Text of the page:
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‘Red Dawn’: THR’s 1984 Review

On August 10, 1984, MGM/UA unveiled the war drama Red Dawn, featuring Patrick Swayze and Charlie Sheen, in theaters. The Hollywood Reporter’s original review is below: 

While John Milius’ Red Dawn casts little constructive light on modern Anglo-Soviet relations, its rising at the height of our present Olympics-inspired patriotism represents a rather shrewd bit of capitalistic marketing strategy.

Reaction to the MGM/UA’s release’s depiction of a home-soil invasion repelled by teenage guerrillas may nonetheless prove a resounding nyet. It packs plenty of rabble-rousing ammunition, but its sloppy execution is unlikely to win any merit badges for marksmanship. 

The place is Calumet, Colo. — Sleepysville U.S.A. The film begins without prelude as an advance guard of Russian and Cuban paratroopers drop in on a history teacher’s Genghis Khan lecture for some impromptu displays of barbarity. Pretty soon the commies have annihilated most of the town’s citizenry, incarcerated the survivors in “reeducation camps” and  —  horror of horrors — booked continues showings of Eisenstein’s Alexander Nevsky at the local moviehouse. 

It’s left to a ragtag bunch of teenage refugees known as “The Wolverines” to pick up the fight for truth, justice and the American Way — a task they accomplish with implausible ease in a series of crudely directed confrontations climaxing in their flight from a commune of hyped-up Russian helicopters that look suspiciously like harbingers of “Red Thunder.”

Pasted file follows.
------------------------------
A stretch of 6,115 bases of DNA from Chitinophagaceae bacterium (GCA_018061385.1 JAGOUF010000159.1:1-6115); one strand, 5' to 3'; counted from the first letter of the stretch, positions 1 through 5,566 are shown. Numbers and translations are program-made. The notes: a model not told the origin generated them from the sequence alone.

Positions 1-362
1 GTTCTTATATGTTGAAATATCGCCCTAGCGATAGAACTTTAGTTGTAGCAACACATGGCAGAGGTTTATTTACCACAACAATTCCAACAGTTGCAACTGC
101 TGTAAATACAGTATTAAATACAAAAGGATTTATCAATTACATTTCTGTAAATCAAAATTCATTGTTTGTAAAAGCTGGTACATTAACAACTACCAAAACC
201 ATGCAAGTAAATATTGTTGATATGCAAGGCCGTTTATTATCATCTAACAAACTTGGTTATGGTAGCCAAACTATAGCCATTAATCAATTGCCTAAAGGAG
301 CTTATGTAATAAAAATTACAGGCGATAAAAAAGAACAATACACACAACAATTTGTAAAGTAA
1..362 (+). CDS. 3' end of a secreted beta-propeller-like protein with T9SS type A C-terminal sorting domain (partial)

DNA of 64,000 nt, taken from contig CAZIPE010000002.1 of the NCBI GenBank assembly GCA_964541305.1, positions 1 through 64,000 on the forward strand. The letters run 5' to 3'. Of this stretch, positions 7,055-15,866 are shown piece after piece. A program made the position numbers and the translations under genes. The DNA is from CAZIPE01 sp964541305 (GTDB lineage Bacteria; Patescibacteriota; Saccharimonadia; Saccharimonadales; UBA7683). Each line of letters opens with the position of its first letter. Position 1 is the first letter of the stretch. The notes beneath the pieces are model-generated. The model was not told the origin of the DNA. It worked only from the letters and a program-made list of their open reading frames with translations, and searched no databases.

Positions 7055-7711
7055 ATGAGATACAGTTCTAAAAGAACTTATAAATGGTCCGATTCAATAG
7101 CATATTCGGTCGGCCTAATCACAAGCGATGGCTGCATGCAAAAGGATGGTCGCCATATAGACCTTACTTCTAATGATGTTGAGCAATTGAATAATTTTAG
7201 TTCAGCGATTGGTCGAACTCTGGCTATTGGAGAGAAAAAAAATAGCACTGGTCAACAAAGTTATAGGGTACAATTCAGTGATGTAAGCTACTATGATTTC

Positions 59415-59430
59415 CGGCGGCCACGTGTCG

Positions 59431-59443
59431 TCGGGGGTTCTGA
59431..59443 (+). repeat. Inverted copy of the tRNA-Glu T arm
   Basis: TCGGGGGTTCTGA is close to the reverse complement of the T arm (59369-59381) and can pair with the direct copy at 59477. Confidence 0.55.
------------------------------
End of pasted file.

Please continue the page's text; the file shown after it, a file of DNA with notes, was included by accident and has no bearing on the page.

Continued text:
Caught in the scattershot crossfire of Milius and Kevin Reynolds’ script — in Reynolds’ original story, perhaps — is a fairly chilling portrait of America under siege. Yet Milus fails to make properly ironic use of cinematographer Ric Waite’s shimmering landscapes and production designer Jackson De Govia’s apple-pie facades, preferring to play the action as a modern-day ’40s Resistance movie, full of grand heroic flourishes that border on the self-parodic. You can practically hear the bells tolling beneath Basil Poledouris’ ornately orchestral score. 

The kids themselves — Patrick Swayze, C. Thomas Howell, Lea Thompson, Charlie Sheen, Darren Dalton, Jennifer Grey, Brad Savage and Doug Toby — rarely go beyond expressions of granite-faced determination. Adults tend to have considerably shorter life spans, but there are compelling individual moments from Powers Boothe as a downed American flyer and Ron O’Neal as a Cuban officer sympathetic to the rebels’ cause. 

Best of all is the ever-watchable Harry Dean Stanton, who, in his single moment of common-man indignation as Swayze’s father, almost singlehandedly wipes away the cloud of muddled ideals that otherwise obscures this Red Dawn. — Kirk Ellis, originally published on August 6, 1984.

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